Synopses & Reviews
From the anthemic "God Bless America" to wistful "White Christmas," Irving Berlin's songs have accompanied Americans as they fall in love, go to war, and come home for the holidays for over a century. Widely recognized as one of the foundational figures of the Broadway musical, Berlin made contributions to the American theater which remain as relevant today as they were in 1910, when his first lyrics appeared on the Great White Way. Award-winning music historian Jeffrey Magee's chronicle of Berlin's theatrical career is the first book to fully consider the songwriter's immeasurable influence on the American stage as it restores the rich cultural and theatrical context to some of Berlin's most enduring songs like "There's No Business Like Show Business," "Alexander's Ragtime Band," "Always, "and "Puttin' on the Ritz."
Magee's ground-breaking study of Berlin's work in and for the theater shows how the songwriter's unfailing ability to tap into the heart of his audience helped define Broadway as we know it today. Berlin arrived in the United States at age 5, the son of poor Russian Jews who moved into the crowded immigrant lower-east side neighborhood of New York City. His career as an entertainer began when he took a job as a singing waiter to earn money for his struggling family. Magee traces how singing for pennies made an impression on the young Berlin, who kept hold of that sensibility throughout his career and transformed it into one of the defining attributes of Broadway shows. Whether writing topical revues such as the World War II show This is the Army, zany vehicles for the Marx Brothers like The Cocoanuts, or full-fledged integrated musicals like Annie Get Your Gun, Berlin became a pioneer by combining the contemporary with the timeless with equal parts wit and poignancy.
In Irving Berlin's American Musical Theater, Magee does not shy away the darker aspects of Berlin's career. The anti-Semitism Berlin faced left a deep mark on the composer, and despite the unfailing tenderness and optimism that distinguishes his songs, Berlin struggled with depression throughout his life. Magee also thoughtfully confronts the implications of Berlin's involvement with minstrelsy, one of the more disturbing episodes in the nation's history, and its consequences for the formative years of Broadway and the institution today. Uplifting, provocative, and full of fascinating details, Magee will delight theater aficionados as well as serious students of music, drama, and popular culture-and all interested in the story of a man whose life and work expressed so well the American dream.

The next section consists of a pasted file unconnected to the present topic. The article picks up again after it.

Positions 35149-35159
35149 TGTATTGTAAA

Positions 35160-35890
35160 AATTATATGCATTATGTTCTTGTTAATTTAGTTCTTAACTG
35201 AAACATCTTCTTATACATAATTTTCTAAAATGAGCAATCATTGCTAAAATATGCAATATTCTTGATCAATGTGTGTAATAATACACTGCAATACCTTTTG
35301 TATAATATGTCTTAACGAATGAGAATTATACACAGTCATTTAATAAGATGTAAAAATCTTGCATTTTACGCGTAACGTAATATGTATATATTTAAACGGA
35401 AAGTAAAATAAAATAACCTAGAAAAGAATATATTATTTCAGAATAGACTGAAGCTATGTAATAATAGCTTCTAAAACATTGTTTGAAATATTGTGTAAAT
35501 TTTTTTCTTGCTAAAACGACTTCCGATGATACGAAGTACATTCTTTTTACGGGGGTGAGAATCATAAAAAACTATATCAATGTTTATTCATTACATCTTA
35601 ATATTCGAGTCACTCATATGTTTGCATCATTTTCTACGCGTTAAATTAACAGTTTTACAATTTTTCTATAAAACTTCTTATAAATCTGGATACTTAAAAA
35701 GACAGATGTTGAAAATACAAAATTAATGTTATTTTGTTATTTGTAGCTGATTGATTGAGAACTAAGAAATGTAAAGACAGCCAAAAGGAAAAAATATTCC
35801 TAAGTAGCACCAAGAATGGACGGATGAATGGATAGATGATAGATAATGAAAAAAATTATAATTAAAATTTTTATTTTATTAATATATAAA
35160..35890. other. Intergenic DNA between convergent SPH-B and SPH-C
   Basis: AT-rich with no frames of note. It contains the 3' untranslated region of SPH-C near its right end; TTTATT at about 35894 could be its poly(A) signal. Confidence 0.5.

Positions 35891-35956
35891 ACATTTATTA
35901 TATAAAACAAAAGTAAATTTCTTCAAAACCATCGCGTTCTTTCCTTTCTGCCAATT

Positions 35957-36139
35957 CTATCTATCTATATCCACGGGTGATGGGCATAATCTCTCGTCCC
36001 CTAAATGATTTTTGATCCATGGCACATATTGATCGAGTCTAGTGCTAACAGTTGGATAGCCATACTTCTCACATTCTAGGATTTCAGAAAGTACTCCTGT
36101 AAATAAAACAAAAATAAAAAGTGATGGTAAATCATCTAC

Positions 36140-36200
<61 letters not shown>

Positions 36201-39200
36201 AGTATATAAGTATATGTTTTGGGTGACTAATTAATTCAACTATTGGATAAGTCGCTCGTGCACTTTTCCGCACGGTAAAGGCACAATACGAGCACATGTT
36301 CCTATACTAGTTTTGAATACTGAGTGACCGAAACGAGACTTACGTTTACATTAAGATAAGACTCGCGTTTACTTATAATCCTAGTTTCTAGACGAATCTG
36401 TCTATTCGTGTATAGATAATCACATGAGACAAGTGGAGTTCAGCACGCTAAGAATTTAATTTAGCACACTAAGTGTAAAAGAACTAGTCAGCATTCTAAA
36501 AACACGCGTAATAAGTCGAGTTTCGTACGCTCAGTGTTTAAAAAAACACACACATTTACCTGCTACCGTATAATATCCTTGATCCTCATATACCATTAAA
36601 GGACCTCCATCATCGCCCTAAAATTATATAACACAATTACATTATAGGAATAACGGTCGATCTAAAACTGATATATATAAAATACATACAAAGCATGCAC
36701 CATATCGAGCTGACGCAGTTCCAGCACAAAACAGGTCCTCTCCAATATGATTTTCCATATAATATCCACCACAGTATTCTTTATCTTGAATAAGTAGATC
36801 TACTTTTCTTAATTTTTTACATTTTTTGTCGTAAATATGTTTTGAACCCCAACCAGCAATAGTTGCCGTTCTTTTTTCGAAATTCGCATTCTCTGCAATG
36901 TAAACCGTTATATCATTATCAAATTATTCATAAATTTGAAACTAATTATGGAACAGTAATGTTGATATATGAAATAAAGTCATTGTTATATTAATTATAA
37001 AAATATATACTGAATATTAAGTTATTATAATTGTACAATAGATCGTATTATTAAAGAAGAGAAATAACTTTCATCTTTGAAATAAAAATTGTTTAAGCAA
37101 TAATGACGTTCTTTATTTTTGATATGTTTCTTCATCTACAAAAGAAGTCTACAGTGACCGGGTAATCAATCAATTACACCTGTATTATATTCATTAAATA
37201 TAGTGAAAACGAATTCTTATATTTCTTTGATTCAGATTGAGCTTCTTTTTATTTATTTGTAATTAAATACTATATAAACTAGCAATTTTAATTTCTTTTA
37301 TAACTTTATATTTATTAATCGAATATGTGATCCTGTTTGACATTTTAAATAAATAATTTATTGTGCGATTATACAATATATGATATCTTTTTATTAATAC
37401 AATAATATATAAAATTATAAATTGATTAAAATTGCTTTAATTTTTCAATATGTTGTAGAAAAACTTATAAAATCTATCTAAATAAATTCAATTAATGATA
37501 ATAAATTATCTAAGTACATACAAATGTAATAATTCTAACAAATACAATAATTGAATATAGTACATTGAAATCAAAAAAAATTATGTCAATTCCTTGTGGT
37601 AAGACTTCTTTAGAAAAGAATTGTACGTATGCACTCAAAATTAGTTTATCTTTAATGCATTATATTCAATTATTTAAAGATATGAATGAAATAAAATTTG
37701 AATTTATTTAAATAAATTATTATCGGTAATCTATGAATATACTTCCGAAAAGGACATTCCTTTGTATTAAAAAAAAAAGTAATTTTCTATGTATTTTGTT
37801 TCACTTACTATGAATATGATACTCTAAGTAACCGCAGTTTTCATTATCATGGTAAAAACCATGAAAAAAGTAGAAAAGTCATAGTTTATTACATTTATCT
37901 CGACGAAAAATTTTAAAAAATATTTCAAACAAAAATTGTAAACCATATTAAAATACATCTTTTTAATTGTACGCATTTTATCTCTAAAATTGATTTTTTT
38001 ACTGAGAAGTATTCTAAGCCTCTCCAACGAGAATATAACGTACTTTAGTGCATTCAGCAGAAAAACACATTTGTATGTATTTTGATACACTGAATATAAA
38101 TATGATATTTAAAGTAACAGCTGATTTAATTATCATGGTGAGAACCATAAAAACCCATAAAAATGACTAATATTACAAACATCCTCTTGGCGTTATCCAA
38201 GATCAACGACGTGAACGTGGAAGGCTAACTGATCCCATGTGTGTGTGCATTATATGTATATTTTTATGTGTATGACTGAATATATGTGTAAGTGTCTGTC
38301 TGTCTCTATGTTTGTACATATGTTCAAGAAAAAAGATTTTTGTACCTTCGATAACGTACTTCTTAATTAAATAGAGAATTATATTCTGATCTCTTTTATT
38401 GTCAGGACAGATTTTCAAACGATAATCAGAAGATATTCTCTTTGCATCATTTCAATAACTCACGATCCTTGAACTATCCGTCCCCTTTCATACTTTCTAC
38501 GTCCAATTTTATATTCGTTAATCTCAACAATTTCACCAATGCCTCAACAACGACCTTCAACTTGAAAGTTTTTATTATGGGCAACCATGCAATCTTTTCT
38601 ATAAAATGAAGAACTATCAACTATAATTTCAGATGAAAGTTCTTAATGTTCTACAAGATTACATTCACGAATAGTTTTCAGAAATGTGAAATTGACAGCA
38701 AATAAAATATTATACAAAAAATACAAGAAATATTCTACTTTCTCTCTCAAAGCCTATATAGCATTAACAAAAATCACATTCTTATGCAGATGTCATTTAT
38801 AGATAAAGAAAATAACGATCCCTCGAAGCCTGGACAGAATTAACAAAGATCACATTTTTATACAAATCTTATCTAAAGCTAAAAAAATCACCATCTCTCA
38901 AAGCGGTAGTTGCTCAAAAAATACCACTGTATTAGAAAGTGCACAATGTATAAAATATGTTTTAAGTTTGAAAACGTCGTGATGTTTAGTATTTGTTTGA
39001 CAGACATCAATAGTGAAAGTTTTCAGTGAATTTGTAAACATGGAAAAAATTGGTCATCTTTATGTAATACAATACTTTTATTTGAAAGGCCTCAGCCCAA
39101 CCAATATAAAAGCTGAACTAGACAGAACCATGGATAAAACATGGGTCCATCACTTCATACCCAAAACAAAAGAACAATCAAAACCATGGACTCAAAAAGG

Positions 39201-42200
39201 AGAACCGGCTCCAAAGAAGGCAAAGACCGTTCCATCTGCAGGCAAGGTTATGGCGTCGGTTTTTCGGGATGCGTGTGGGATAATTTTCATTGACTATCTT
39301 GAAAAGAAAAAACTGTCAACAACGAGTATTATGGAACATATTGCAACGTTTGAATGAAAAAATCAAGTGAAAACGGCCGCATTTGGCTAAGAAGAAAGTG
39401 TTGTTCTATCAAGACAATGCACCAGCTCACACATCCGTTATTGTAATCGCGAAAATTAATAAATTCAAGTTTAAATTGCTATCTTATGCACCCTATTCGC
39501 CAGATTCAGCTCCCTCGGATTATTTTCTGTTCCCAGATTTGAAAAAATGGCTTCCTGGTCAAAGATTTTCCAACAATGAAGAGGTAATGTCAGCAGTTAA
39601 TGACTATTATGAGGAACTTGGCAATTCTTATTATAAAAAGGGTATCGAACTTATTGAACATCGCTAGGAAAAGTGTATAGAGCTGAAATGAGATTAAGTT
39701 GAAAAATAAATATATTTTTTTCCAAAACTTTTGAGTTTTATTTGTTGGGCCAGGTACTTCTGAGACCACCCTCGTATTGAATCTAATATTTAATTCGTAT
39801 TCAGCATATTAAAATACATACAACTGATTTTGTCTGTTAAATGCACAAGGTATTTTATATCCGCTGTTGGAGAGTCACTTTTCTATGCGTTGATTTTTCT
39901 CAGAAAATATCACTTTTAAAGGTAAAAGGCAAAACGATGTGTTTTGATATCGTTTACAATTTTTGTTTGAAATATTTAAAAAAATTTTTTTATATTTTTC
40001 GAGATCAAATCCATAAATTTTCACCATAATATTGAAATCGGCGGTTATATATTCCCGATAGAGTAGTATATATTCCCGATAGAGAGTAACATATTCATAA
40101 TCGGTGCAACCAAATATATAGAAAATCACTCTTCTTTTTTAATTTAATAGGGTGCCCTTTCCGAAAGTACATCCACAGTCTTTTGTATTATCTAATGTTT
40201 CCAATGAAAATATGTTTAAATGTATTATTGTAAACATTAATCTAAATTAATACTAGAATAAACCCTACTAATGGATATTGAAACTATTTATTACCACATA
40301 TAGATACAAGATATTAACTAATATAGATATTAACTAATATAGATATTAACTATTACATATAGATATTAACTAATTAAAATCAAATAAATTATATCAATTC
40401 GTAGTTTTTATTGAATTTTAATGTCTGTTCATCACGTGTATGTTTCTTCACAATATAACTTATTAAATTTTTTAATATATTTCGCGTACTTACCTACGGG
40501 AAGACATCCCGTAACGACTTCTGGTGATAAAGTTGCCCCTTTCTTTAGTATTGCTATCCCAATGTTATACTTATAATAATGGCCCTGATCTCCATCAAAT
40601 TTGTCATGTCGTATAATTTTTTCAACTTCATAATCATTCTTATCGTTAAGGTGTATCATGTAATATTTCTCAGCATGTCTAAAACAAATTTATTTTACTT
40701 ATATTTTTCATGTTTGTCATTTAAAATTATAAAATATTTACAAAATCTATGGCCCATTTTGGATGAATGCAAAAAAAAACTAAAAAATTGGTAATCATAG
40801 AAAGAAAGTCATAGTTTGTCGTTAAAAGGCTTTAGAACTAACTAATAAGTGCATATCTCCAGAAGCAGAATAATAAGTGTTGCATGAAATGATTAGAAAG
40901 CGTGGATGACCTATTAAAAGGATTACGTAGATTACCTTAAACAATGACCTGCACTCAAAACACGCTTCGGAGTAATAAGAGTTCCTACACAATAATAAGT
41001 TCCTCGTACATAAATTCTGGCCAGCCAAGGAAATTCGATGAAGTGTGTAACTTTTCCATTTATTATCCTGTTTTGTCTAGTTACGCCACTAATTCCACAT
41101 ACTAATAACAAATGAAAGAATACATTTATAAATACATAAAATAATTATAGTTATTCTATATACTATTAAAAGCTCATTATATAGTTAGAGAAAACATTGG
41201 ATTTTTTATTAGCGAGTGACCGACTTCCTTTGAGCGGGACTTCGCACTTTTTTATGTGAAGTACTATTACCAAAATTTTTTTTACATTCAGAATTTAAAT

From patriotic "God Bless America" to wistful "White Christmas," Irving Berlin's songs have long accompanied Americans as they fall in love, go to war, and come home for the holidays. Irving Berlin's American Musical Theater is the first book to fully consider this songwriter's immeasurable influence on the American stage. Award-winning music historian Jeffrey Magee chronicles Berlin's legendary theatrical career, providing a rich background to some of the great composer's most enduring songs, from "There's No Business Like Show Business" to "Puttin' on the Ritz." Magee shows how Berlin's early experience singing for pennies made an impression on the young man, who kept hold of that sensibility throughout his career and transformed it into one of the defining attributes of Broadway shows. Magee also looks at darker aspects of Berlin's life, examining the anti-Semitism that Berlin faced and his struggle with depression. Informative, provocative, and full of colorful details, this book will delight song and theater aficionados alike as well as anyone interested in the story of a man whose life and work expressed so well the American dream.
About the Author
Jeffrey Magee is Associate Professor of Music and Theater at the University of Illinois, Urbana-Champaign. He has given public lectures on Irving Berlin at Brooklyn College, Harvard University, and the Library of Congress. His first book, The Uncrowned King of Swing: Fletcher Henderson and Big Band Jazz
(OUP, 2004) won the Irving Lowens Award from the Society for American Music and a Certificate of Merit for Excellence in Recorded Sound Research, Jazz Category, from the Association of Recorded Sound Collections.
Table of Contents
Introduction: Irving Berlin's Century
1. Irving Berlin's Theater
2. Legitimate Vaudeville: The Dillingham Shows, 1914-1915
3. Berlin's Follies, 1918-1919
4. "America's Greatest Show": The Music Box Revues, 1921-1924
5. "An Ideal Combination": Berlin, Kaufman, and Hart, 1920s-1930s
6. Musical Theater of War: This Is the Army, 1942-1945
7. Something for the Girls: Annie Get Your Gun, 1945-Present
8. State of the Union: Berlin, Lindsay and Crouse, 1950-1962
Conclusion: "This Is America"